In “Ivy,” we hear Taylor Swift tap into her powerful storytelling skills to describe the rush of a secret love affair. The song is part of Swift’s ninth album Evermore, packed with minimalist folky acoustic records like this one. Her lovely voice floats above delicate fingerpicking in Open D tuning and is accompanied by endearing banjos.
5. Show-biz Blues by Fleetwood Mac
|Tabs||View Show-biz Blues Tabs Here|
The first song by Fleetwoodmac that you can learn to play right away in Open D is “Showbiz Blues,” a song off their “Then Play On” Album, which is actually one of my all-time favorite albums by them. This song has such a bluesy-country sound and is a lot of fun to play on the guitar.
The song was written by Peter Green but was also recorded by Gary Moore on his “Blues for Greeny” album (A tribute album to Peter Green), so give that version a listen as well before you start learning it! This song is awesome to play in Open D tuning using a country-blues-style slide guitar. On the “Then Play on” Album, Peter’s guitar is slightly flat, but in the Gary Moore version, you’ll find that it’s played in Open D.
6. Like Crying by Fleetwood Mac
|Tabs||View Like Crying Tabs Here|
Another Fleetwood Mac song and also from the “Then Play On” Album, “Like Crying,” is another favorite to play in Open D! What’s amazing about this album is that you constantly feel like you rediscover it when you listen to it many times. The tracks on this album ricochet between a bluesy and psychedelic rock sound. This song specifically is more of the bluesy type of song on this album.
“Like Crying” is a duet between Danny Kirwan and Peter Green and sounds like an Everly Brothers-style song, according to Kirwan. It’s really fun to play the guitar riff and really lets you break away from the typical shapes you’re used to playing without open tuning.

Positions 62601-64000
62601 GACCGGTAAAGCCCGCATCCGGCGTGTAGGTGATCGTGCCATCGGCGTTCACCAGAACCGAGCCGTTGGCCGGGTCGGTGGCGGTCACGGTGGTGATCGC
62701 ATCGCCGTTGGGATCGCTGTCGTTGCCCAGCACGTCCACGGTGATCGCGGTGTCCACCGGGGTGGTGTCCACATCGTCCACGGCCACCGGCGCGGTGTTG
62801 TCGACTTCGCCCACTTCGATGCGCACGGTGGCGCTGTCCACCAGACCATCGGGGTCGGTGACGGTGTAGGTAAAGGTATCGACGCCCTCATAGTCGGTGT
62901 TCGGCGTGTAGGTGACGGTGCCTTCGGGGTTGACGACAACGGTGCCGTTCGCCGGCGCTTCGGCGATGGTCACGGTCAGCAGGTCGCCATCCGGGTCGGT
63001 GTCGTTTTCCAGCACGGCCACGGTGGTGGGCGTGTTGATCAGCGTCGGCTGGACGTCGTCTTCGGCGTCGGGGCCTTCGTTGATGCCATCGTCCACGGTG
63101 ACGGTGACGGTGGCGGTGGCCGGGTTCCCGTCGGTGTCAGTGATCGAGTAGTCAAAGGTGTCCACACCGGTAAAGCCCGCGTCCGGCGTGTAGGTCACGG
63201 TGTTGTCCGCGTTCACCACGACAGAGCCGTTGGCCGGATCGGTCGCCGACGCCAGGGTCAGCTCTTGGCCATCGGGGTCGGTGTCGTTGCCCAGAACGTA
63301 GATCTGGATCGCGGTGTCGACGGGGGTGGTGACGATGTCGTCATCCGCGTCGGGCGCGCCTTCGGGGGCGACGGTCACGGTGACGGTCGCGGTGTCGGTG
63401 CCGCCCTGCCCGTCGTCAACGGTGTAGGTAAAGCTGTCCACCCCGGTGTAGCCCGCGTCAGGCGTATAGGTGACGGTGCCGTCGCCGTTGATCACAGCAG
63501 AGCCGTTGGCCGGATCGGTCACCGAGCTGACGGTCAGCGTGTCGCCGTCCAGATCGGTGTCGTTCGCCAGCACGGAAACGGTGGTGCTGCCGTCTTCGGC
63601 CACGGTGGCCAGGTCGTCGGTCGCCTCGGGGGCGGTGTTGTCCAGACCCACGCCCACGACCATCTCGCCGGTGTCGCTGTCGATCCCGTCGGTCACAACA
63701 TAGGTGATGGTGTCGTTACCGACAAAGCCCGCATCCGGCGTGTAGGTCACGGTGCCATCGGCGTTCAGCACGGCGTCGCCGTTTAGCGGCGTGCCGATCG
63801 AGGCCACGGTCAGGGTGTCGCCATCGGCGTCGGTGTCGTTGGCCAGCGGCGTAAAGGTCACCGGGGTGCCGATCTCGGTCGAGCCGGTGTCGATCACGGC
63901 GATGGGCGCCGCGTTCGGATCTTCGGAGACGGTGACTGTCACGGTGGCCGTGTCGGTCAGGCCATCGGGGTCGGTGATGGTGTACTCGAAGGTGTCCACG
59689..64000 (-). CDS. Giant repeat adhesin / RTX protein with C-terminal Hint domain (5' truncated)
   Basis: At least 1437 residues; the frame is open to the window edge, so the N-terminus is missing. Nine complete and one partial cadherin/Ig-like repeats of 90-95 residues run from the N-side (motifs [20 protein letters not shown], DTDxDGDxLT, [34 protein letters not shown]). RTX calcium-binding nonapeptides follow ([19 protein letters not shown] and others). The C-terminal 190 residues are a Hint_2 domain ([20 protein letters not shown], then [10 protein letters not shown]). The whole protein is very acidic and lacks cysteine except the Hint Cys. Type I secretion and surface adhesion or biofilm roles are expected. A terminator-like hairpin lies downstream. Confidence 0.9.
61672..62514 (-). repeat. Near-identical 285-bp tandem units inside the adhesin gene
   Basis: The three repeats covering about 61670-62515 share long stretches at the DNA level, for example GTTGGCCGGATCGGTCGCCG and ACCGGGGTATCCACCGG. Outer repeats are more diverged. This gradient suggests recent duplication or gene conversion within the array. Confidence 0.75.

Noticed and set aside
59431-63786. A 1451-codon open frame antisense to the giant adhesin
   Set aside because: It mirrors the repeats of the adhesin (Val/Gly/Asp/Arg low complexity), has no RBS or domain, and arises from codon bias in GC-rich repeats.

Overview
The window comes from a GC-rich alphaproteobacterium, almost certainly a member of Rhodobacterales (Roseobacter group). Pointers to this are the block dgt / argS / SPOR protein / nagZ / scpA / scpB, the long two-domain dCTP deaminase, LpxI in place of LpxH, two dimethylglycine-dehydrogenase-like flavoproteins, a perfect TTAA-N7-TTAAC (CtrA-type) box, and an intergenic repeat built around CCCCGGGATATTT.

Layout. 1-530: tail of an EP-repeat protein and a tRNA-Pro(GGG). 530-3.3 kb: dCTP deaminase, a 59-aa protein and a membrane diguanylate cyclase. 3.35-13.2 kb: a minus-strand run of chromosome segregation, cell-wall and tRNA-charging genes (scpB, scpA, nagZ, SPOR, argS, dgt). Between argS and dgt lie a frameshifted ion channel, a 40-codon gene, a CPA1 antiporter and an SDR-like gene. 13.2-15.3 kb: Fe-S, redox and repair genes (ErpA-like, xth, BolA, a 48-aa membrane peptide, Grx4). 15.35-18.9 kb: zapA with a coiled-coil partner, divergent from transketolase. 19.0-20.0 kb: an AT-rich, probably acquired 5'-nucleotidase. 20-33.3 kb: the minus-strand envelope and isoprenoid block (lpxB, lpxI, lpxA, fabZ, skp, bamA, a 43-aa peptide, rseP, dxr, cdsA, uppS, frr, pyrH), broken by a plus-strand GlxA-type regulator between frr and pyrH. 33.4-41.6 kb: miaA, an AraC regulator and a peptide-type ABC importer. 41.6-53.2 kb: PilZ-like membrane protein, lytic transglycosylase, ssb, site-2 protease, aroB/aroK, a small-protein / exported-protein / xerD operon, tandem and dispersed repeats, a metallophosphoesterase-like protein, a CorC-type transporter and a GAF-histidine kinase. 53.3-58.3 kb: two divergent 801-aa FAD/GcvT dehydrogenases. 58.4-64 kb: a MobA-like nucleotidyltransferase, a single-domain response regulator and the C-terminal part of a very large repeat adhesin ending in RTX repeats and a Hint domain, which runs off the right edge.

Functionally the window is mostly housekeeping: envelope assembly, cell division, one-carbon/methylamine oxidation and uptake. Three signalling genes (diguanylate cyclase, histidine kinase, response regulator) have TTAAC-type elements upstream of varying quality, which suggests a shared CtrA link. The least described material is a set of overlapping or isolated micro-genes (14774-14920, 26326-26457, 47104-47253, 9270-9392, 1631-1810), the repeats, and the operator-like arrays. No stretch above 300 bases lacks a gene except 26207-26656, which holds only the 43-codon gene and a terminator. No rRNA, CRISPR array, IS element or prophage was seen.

7. The Gardener by The Tallest Man on Earth
|Tabs||View The Gardener Tabs Here|
The Tallest Man on Earth is the stage name of Swedish singer-songwriter Kristian Matsson. He plays many of his songs in open tunings and was inspired mainly by Nick Drake during his twenties. He chose this style because it allowed him to pair his vocals with intricate guitar techniques; that’s the beauty of playing in open tunings. Many compare his music to Bob Dylan and similar artists. Matsson is a great guitarist and finger-picker, and you’ll notice that immediately by listening to his songs.
“The Gardener” was his debut album “Shallow Grave” ’s first single, one of my favorite songs off the record. It’s quite the haunting, unsettling type of song. The song talks about the murders he committed to keep his image of being the “Tallest man” in the mind of a lover.
His voice is rich and takes center stage, much like his guitar playing is mostly strumming and fingerpicking, inspired by the American south.
This song is quite the poetic, front-porch type and is the perfect song to add to your Open D song repertoire. There are many variations and covers on the internet playing it in standard tuning or with a capo on the second fret, but the right way to play this song is in Open D, like the original version.
8. Buckets of Rain by Bob Dylan
|Tabs||View Buckets of Rain Tabs Here|